Konversation Review

key review info
application features
  • Standard IRC features
  • (3 more, see all...)

Most of the people discover IRC, among other things, while using the Internet for the first time. Some of them get over it very fast; others remain "IRC addicts" for a long time. There are also a lot of people that use Linux and are either some kind of IRC lovers, or just need IRC for a short while for who knows what reasons. Konversation is an IRC client for Linux, designed for all kinds of IRC users, novices or advanced.

Even though Konversation has been built for KDE, unfortunately, it's not included in it. This means you'll have to manually install it. The installation can be completed rather easily if you're using a RPM-based distribution such as Fedora or Ubuntu. Simply use you distro's package manager to issue the Konversation installation (yum install konversation for Fedora or apt-get install konversation for Ubuntu).

Once installed, the first time you run it, you will see the "Edit Preferences" dialog. Here, you can set various settings about your IRC identity and the servers you want to connect to. The first page contains the servers list, by default only one is already available, Freenode. This is Konversation's home server. Of course, you can add your custom servers very easily by pressing the "New Server" button. You can select a server that Konversation will auto connect at start-up by selecting the server, clicking "Edit.." and checking "Connect on application start up". It's also possible to supply a default channel, which will be opened after the connection to the IRC server has been established. In the "Identity" section, you can enter your real name and nicknames. Among many, many other features, Konversation offers an easy auto-autentification on connect. Also, from the "Identity" section, enter the Service nickname and your nickname password. The service can be either NickServ, Q or many other service nicknames. Other preferences that can be set here are the quit and kick message. From what I've noticed, if you configure some advanced preferences, you will have to quit Konversation and start it again in order for your preferences to be applied.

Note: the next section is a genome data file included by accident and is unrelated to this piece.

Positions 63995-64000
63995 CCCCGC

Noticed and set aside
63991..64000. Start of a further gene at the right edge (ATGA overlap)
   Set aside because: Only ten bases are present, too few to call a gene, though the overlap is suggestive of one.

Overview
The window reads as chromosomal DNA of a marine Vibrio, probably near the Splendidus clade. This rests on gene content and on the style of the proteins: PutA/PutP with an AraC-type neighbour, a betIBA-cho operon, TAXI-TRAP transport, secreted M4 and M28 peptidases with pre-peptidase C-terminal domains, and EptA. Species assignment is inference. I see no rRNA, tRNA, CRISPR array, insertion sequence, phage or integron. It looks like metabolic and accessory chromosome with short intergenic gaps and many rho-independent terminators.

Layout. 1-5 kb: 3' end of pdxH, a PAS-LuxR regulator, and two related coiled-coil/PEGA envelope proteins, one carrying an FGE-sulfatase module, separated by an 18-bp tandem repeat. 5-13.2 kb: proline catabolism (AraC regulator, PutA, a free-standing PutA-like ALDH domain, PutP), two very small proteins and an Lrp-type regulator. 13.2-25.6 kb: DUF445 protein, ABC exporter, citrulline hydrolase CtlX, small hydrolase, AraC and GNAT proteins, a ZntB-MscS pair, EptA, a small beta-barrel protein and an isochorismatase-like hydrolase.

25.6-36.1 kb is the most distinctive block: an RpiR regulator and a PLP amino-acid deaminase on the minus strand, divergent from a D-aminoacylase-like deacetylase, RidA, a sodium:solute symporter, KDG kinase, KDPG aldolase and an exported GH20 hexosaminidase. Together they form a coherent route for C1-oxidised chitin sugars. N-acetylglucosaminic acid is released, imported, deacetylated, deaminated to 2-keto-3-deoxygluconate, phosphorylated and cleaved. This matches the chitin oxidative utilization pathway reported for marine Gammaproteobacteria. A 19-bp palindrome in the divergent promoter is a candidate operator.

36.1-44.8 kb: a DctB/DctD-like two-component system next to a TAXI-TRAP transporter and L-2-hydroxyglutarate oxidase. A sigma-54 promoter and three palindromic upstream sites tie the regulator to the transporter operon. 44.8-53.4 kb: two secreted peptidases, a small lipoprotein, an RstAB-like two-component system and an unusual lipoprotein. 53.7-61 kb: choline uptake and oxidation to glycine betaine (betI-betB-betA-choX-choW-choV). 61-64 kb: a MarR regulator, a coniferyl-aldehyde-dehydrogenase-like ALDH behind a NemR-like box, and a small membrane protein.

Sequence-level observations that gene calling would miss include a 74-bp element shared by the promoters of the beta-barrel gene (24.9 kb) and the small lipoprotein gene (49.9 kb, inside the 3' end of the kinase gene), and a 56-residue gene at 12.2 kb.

After the preferences' customization, it's time to connect to the IRC server. Simply select the server from the list and press the "Connect" button. After the connection messages and notices, it's time to join a channel. The easiest way is to type "/join #channel" in the main window. If you're not sure what channel to join, just use the channel listing feature. To retrieve this list, go to "Window" menu, click "Channel List" and press "Refresh List". This will issue the "/list" command to the server, getting the list with all the channels created on that IRC server. Be aware though, as this can take a rather long time if your connection isn't very fast or if you have joined a very large IRC server with thousands of channels. Once you have joined the desired channel, Konversation will show you the basic information about that channel, such as its topic, its modes and the time it was created. The channels tab can be positioned by every one's preference, in the top, bottom, left or right section of the Konversation window. Also, in a channel window on the right, Konversation will list all the users currently on that channel. You can interact with all of them at once by typing in the channel window, or you can start a private chat by double clicking the person's nickname. Moreover, you can interact in different other ways through the menu that pops-up if you right click a person from the list and by choosing to send files or, if you are in a channel operation, to kick or ban that person. From the same right-click menu, you can add persons from the nicklist to your address book, as Konversation has another useful feature: KAddressBook integration through DCOP.